Afterwards, with the aid of a support bar screwed into the wall, he’d stand, then draw his underpants up. After tucking his shirt into his underpants in a lumpy, uneven way, he’d pull his jeans up. He needed me for the next step: tugging and swearing at and eventually snapping his too-tight jeans at the waist. Gus drooled a lot, and whenever I worked with him I expected to get a little wet. The only time it made me cringe was when I didn’t see it coming: I might be focusing completely on his uncooperative snap, when all of a sudden I’d get zapped on the hand by a cool, dangling stream.

Next he’d try to pull his zipper up, but after a few unsuccessful attempts I’d remind him to use both hands. By holding the crotch of his jeans with his other hand, he’d finally subdue the zipper. After I buckled his belt, he’d stand over the toilet for a moment, swaying slightly, then stomp on the low-set handle, as triumphant as a wide receiver spiking the ball in the end zone.

Gus loved to speak, and sometimes on our way out he’d mold his mouth carefully, point to his shirt, and broadcast the words in stages: “Fo-ord!” or “Dai-ree Quee’!” He’d grin, then lurch over to turn off the light.

On the workfloor, Gus juxtaposed steady efforts with unsteady motions. On days when his drooling was under control, he could fill envelopes for mailing contracts. He also did some steelwooling: his large hand would rub the steel wool across the glass in a broad motion, but he could not make the tiny back-and-forth movements needed to clean individual mosaic pieces. He spent most of his time on training tasks, aimed at preserving what dexterity he had—tasks like hammering nails, tightening nuts, or sorting screws of different sizes. He always smiled when complimented on his work.

For lunch, Gus usually brought two bologna sandwiches with ketchup, a thermos of spaghetti or soup, an apple, and a quarter for a Coke. If he had something special, like a large chocolate chip cookie, he’d hold it up and call out, “Coo-kie!” At the end of the lunch period, his lunch pail, table, lap, and face had to be wiped off. His chin would be smeared with dried ketchup and soup and drool and crumbs—a residue that his rough stubble made especially difficult to remove. Throughout the day, Gus’s lap was a reliable indicator of his latest activity, depending on whether it was covered with noodles or bologna, sawdust or steel wool.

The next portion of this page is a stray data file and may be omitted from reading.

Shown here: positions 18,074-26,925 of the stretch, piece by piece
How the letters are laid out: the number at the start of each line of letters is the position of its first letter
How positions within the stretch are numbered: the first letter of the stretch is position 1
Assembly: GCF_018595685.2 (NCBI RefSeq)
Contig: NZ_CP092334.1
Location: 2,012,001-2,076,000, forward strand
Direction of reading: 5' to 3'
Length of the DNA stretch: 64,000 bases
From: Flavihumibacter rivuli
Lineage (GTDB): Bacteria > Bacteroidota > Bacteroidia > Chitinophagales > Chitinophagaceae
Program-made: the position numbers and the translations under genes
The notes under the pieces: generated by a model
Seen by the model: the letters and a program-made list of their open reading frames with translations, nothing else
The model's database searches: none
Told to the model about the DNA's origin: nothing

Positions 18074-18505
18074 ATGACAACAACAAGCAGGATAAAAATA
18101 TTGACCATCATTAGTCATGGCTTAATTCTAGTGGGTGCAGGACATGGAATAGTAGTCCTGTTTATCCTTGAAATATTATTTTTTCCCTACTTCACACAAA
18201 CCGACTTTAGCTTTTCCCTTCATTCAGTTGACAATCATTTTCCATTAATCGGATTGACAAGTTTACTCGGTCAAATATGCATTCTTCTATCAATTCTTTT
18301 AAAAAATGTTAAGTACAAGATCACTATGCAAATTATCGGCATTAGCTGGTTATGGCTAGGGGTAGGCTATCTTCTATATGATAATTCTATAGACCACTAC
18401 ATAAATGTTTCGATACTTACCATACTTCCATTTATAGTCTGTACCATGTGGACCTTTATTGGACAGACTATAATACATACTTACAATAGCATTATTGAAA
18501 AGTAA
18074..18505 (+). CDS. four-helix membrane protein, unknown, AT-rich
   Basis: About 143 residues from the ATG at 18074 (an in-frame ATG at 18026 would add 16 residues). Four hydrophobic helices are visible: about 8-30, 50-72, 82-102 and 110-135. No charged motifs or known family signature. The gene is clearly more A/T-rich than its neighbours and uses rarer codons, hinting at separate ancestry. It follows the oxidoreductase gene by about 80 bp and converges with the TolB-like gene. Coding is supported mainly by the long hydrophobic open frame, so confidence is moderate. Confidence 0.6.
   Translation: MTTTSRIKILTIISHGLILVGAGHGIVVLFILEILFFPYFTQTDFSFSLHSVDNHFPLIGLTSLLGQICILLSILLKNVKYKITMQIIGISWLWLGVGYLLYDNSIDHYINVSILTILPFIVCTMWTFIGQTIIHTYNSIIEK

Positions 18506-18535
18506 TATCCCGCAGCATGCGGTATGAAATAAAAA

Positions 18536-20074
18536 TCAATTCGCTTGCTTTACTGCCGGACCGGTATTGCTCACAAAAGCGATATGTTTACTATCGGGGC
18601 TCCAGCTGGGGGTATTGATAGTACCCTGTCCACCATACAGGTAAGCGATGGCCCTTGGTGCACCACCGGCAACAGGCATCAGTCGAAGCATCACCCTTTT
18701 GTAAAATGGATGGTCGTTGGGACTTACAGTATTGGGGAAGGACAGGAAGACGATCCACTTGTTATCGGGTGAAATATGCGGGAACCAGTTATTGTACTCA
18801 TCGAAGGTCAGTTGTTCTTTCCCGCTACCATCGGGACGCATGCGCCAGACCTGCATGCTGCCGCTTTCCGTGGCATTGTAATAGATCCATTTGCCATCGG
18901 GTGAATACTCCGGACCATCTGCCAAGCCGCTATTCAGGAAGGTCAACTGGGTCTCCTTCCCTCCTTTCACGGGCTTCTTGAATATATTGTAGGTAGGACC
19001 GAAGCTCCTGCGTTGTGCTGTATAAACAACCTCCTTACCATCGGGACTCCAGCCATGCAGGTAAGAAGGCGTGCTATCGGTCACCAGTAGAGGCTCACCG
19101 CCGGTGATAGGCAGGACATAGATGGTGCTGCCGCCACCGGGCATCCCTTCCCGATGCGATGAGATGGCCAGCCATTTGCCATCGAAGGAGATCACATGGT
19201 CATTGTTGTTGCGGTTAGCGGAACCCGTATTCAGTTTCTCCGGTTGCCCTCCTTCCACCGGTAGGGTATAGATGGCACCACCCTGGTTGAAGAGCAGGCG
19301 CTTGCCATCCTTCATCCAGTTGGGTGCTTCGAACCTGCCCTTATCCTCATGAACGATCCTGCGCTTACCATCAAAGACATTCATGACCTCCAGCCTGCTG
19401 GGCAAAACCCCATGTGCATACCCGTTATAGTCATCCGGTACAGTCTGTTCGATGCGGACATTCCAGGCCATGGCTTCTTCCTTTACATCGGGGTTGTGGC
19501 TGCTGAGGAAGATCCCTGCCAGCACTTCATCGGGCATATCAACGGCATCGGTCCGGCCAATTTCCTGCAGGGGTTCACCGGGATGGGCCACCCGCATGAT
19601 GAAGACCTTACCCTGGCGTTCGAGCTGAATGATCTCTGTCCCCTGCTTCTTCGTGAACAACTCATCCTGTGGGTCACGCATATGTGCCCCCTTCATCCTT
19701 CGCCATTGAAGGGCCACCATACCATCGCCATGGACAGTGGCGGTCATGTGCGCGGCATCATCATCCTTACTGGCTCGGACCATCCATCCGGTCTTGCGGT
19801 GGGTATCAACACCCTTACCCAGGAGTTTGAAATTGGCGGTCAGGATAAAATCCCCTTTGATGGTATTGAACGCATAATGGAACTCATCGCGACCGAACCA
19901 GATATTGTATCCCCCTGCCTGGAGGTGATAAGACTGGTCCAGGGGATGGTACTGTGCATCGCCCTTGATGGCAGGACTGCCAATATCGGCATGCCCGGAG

We often allowed Gus to stay in the lunchroom a few minutes late, but even so, he never finished his meal. Having to leave the lunchroom before he wanted to sometimes brought out the fighter in him. While a supervisor was getting him cleaned up, Gus might become sullen and unresponsive; then he’d clench his fist, flex his biceps, and swing at the supervisor with slow-motion ferocity.

Gus liked being one of the guys, so he usually ate with Chuck, Jerry, and Herbert. We’d put his wheelchair at the head of the table. Gus couldn’t converse much, but his sociable nature found other outlets. Laughing, he’d call out, “Her-bert!” or “Chuck-ie!” Or he and Jerry would take turns shouting “Boom-boom!” which was their nickname for Gus. He was liked and assisted by the other clients, who accorded him a certain status.

Gus’s spirit was great but his way was hard. About once a month he became a lunchtime lover. Unwinding his long arm, he’d reach across the table and latch on to the hand of Margo or Holly—two women who would offer no resistance. Gazing with longing into the eyes of his beloved, he’d keep her hand enveloped in his throughout the lunch period. Yet his aspirations outweighed his abilities, as his ardor could kindle no like flame in her. When Margo was the chosen one, she’d laugh at the ridiculousness of it all, while Holly, when chosen, would stare languidly in another direction, bored beyond belief.